On Saturday, I spent some time photographing in the Eastown neighborhood in Grand Rapids. It’s got small shops, restaurants, small apartment buildings, and people like me wandering around. The weather was gray, clouded, with sun rarely breaking through. That meant rich, rather than washed out, colors. So I decided to double down.
I turned a monochrome “Brownie” preset that I often use into a color one. It’s years old, from the streetshooter.net website, I think, and modeled on an old Kodak film intended its “Brownie” cameras. The preset is contrasty, grainy, and has a brownish tinge to it. I like the feel of it, though I usually reduce the contrast and graininess a bit. Yesterday, I did that and then switched the Adobe monochrome to vivid color. I like the look for what I was doing yesterday. Heavy shadows, bright areas, deep color. And that brownish tinge.
There were few people walking when I saw a window with a Gay Pride flag in it. I thought that the colors and reflections might have an interesting effect. But the reflected scene was not by itself very interesting. And I had to wait a bit for someone to walk through the scene that I’d framed up. But the image worked pretty well.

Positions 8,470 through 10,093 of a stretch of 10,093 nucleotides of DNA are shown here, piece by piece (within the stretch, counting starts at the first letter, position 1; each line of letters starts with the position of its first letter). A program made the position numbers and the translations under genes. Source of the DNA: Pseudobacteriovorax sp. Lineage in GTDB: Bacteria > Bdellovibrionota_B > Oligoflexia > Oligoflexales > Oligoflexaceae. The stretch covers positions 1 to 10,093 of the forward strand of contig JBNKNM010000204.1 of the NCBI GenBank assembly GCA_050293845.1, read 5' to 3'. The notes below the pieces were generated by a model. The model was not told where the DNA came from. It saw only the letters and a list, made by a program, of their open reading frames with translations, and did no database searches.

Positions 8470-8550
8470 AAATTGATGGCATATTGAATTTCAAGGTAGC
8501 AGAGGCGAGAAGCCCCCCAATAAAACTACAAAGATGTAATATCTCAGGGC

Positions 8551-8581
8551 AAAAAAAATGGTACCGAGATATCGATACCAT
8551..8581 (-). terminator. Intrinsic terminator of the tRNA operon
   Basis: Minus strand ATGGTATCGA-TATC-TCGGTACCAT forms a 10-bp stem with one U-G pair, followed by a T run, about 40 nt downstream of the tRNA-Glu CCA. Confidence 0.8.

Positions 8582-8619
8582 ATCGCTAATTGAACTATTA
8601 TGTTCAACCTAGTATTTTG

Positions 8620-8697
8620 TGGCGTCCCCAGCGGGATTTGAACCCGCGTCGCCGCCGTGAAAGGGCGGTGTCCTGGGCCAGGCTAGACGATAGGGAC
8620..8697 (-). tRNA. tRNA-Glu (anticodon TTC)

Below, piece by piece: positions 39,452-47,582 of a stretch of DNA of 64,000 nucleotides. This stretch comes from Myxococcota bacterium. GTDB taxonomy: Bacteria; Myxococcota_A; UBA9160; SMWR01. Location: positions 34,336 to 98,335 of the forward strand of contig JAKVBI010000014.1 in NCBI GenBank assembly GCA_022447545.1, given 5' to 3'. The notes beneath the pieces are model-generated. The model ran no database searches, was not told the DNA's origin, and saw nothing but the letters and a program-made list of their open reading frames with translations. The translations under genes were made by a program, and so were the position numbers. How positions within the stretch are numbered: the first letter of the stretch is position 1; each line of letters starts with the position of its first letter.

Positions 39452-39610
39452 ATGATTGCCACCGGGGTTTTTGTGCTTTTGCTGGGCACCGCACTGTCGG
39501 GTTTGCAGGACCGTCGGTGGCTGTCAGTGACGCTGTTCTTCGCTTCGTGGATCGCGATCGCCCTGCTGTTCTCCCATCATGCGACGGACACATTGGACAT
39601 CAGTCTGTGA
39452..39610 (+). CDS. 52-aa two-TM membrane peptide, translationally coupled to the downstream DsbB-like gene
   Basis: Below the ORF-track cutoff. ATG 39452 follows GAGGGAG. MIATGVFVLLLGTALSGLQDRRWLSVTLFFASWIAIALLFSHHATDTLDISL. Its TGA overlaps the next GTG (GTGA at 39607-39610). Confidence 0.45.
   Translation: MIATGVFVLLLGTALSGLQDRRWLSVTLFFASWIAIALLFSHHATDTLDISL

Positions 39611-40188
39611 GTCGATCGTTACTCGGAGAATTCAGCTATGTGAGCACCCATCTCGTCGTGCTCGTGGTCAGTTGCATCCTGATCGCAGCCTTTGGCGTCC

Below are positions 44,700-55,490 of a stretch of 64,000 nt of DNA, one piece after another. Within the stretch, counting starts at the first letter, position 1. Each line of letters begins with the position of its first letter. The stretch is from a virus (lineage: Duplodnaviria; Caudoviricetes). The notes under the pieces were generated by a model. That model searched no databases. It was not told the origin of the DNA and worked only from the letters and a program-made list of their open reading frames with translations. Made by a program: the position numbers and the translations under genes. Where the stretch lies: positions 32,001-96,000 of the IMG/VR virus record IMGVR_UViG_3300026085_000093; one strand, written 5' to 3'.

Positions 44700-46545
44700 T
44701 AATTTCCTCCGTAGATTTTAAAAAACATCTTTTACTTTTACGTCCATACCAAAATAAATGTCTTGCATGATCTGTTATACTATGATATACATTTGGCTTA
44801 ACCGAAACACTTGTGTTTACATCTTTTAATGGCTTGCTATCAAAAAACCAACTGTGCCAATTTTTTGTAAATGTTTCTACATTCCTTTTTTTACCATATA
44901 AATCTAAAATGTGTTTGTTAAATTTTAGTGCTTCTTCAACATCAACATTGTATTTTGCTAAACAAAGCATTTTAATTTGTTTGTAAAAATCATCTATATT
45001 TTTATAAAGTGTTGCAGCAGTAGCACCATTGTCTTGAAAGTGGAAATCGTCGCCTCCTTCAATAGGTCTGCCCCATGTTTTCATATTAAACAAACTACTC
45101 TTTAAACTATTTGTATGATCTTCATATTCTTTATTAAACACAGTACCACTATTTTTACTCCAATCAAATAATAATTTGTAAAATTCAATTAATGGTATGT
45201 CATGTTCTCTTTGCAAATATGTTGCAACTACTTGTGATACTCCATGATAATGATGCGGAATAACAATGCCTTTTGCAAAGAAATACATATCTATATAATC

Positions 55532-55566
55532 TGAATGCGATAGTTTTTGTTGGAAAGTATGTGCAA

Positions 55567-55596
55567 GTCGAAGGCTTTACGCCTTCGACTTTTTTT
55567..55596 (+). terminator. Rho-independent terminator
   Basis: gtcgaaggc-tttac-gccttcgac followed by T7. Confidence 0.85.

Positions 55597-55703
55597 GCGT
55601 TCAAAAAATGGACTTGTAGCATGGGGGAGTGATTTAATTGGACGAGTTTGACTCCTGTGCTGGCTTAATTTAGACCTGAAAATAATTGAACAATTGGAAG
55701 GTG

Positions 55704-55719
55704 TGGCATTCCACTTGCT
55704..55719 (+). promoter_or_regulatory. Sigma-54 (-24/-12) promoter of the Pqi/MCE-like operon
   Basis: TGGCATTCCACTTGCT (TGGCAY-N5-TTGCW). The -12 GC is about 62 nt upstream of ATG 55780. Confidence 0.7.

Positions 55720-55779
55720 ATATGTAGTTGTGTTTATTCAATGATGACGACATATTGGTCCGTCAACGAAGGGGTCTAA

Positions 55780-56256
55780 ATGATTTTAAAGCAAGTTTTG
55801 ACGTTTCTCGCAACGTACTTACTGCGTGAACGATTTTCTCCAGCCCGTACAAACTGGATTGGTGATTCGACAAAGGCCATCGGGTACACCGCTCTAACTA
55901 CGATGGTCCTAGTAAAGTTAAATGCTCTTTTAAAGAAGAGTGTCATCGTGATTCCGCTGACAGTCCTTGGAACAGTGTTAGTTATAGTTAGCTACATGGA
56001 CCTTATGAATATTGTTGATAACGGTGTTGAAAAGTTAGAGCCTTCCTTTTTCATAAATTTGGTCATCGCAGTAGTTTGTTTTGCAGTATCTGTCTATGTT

With the new CDC recommendation about vaccinated people not needing to wear masks, and the state of Michigan following suit, there did seem to be more people outside and indoors without masks. But a lot of people also clearly remain nervous about going without a mask, probably presume that many non-vaccinated people will stop wearing masks too.
I took this picture because of the chaos of details from in the restaurant and reflected from outside. Just as I clicked the shutter button, a guy with a spikey red mohawk hairdo stepped into the frame. You can barely see guy with the mohawk, but he’s there (lower left).
This is one of my favorites from the day. The two people have their phones out, but they were actually talking, not just walking beside each other. And the reflections in the restaurant window work well. Is the “Fragrance Bar” in the restaurant or across the street?
Spring is here. The optimists tell us that the COVID19 tide in the US is turning. I’m skeptical, as optimism can lead to foolish behavior by risk takers. But I’m trying to be hopeful. So, be smart, be safe, and have fun out there.